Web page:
Sharansky sees campuses as Jewish battleground
Former refusenik says Israel trips strengthen ‘weak identity’
Jewish Agency for Israel chair Natan Sharansky says the young people who took part in Birthright Israel “discovered they are a part of a much more interesting story than they thought.” Photos by Robert Wiener
May 25, 2011
Speaking in Whippany at United Jewish Communities of MetroWest NJ May 22, Natan Sharansky suggested that a Jewish community once focused on distressed Jewish populations the world over must now confront eroding identity among young Jews growing up in relative security.
There “is weak Jewish identity and we need to strengthen it,” said the 63-year-old chair of the Jewish Agency for Israel. “The best way to strengthen Jewish identity is to have an Israel experience.”
Sharansky addressed a gathering of about 300 people on the Aidekman Jewish Community Campus.
Sharansky shared anecdotes from his time as perhaps the best known of the Soviet Jewish refuseniks and “Prisoners of Zion” as he urged his audience to support Jewish identity efforts such as MASA, which coordinates some 160 long-term study programs in Israel.
Sharansky said the most important battlefield against perpetrators of anti-Semitism is on American college campuses.
“The American campuses are occupied territories,” he said. “The debate is why Israel should exist as a state. And as result, I have spoken to many young Jews who say, ‘For us as Jews it is better to live in a world where Israel doesn’t exist. Then we don’t have to be responsible for all of these awful things we hear.’
“Our enemies have succeeded to disconnect a young generation of Jews from Israel,” Sharansky said. “Our mandate as the Jewish Agency is to connect Jews with Israel.”
To do so, his agency has placed “Israel Fellows” at 50 American campus Hillels. The recent Israeli college graduates assist with Israel education and advocacy, training young advocates how to debate on Israel’s behalf.
The fellows’ task, Sharansky said, “is to bring as much as possible of Israel to their universities, bring as many Jewish students as possible to Israel, and create a network of Jews who are not afraid to speak and defend our cause. The more Jews there are who know how to debate and defend Israel, the more the atmosphere can be changed very quickly,” he said.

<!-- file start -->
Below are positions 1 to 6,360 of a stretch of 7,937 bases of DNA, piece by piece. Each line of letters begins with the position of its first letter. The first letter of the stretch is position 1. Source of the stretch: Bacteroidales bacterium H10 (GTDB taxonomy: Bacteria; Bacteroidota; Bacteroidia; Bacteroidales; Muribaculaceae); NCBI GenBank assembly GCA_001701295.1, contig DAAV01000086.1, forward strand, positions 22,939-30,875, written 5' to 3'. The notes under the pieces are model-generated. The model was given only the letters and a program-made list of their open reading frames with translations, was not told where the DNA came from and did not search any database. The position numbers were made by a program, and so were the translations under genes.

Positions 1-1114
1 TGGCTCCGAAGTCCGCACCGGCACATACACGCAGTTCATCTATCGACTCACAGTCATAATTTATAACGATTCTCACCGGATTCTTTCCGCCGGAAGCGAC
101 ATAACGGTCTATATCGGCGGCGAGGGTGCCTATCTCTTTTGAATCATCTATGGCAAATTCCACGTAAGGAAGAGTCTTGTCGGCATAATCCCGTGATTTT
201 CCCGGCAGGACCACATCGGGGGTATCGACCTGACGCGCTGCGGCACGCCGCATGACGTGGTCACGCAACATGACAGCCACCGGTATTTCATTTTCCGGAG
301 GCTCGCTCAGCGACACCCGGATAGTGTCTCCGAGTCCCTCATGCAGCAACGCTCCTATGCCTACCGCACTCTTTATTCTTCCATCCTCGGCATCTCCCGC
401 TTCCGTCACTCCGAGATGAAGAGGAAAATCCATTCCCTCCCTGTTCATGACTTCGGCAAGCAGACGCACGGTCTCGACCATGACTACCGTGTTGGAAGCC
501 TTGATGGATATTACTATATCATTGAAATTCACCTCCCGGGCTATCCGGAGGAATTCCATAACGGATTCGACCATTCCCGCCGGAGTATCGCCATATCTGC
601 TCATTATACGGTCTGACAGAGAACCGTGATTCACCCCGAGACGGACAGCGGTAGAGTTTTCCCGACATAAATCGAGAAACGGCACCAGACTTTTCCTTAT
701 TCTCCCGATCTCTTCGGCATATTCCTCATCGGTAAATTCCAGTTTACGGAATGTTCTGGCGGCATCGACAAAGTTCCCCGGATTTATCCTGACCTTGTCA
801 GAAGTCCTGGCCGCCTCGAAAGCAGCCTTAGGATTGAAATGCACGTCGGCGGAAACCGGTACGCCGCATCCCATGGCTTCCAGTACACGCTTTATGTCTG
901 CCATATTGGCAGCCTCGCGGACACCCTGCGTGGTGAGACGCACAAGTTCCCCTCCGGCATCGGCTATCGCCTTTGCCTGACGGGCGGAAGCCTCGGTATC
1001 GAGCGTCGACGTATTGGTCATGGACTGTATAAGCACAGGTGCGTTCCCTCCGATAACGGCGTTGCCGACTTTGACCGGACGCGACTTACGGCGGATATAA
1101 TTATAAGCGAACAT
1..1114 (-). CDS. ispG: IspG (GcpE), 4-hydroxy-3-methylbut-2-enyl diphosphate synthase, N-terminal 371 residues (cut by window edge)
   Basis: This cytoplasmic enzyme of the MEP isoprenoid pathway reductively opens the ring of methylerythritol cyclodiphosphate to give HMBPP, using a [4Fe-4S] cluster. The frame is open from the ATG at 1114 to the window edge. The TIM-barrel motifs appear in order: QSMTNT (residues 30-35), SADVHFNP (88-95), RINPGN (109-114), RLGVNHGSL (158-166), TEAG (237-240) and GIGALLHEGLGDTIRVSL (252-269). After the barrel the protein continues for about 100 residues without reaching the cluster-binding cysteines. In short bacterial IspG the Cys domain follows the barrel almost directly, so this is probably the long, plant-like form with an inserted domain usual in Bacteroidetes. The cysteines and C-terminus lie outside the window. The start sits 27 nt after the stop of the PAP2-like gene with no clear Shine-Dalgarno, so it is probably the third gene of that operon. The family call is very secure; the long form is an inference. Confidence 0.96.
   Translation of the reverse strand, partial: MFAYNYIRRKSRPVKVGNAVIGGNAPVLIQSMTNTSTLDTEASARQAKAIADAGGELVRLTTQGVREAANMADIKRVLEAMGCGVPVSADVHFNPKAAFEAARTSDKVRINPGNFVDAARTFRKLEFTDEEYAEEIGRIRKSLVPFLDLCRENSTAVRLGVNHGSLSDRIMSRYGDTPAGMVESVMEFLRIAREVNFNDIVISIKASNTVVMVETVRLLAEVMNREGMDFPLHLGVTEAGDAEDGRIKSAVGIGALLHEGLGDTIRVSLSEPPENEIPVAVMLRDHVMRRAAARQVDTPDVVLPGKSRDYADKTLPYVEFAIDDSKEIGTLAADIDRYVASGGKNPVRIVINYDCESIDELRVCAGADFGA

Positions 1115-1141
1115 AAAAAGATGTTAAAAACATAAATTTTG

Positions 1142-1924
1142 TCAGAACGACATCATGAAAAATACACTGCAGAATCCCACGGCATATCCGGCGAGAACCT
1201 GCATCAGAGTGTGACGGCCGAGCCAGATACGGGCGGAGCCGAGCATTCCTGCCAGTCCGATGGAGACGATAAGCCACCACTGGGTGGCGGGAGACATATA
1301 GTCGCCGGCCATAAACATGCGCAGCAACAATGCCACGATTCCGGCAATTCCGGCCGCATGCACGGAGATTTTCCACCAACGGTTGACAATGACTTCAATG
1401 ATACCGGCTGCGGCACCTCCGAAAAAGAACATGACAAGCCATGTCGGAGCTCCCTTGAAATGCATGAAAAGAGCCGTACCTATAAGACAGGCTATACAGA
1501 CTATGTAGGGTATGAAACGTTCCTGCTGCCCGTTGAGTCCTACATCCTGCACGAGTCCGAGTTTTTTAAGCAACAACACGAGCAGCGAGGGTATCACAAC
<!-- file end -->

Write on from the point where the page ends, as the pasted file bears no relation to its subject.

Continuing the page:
‘People with roots’
Sharansky recalled the birth of Jewish identity among his cohort of then young Soviet Jews.
“We were absolutely assimilated from our Jewishness. On the other hand, we had no freedom,” he said, recalling a time when “the only value of your life is survival.”
He also recalled the small demonstrations in Moscow that would eventually inspire “a huge campaign of Jews from all over the world.”
Jewish activists in the USSR “discovered their identity as part of a much bigger, more exciting, more interesting story of being one people,” he said, suggesting that the Birthright Israel program has similarly proven successful at forging ties between his adopted land and Diaspora Jews. The program, a partnership between the Jewish Agency and Diaspora philanthropies, offers free trips to Israel to young Jews.
What happened to the Birthright participants, he said, “is what happened to us. They discovered they are a part of a much more interesting story than they thought. They are a people with roots.”
Asked about the tensions between democratic movements and Islamic fundamentalism in Israel’s neighboring Arab countries, Sharansky said, “Sooner or later corrupt dictators will be overthrown. But the later it happens the stronger the Muslim Brotherhood….” If Egyptian President Hosni Mubarak “was removed 10 years ago, the Muslim Brotherhood would have the support of 3 or 4 percent of the Egyptian population. Today, the Muslim Brotherhood has the support of 30 percent of the Egyptian population. In another 10 years the Muslim Brotherhood could control all of Egypt. The sooner [a revolution] happens, the less chance the Muslim Brotherhood will control.”
Max Kleinman, executive vice president of United Jewish Communities of MetroWest, opened the evening’s program, saying that winning Sharansky’s freedom “was not only a victory for the Jewish people, it created a momentum by which the Iron Curtain fell.”
Introducing Sharansky was Jacqueline Levine of West Orange, who served in 1986-87 as national chair of the Mobilization for Soviet Jewry, which brought 250,000 American Jews to Washington to protest Soviet repression.
She thanked other activists “for coming to Washington to encourage President Reagan to do what he did. He said to Soviet President Mikhail Gorbachev, ‘You have to let the people go,’ and indeed, within a few years, hundreds of thousands of Jews have left the former Soviet Union.”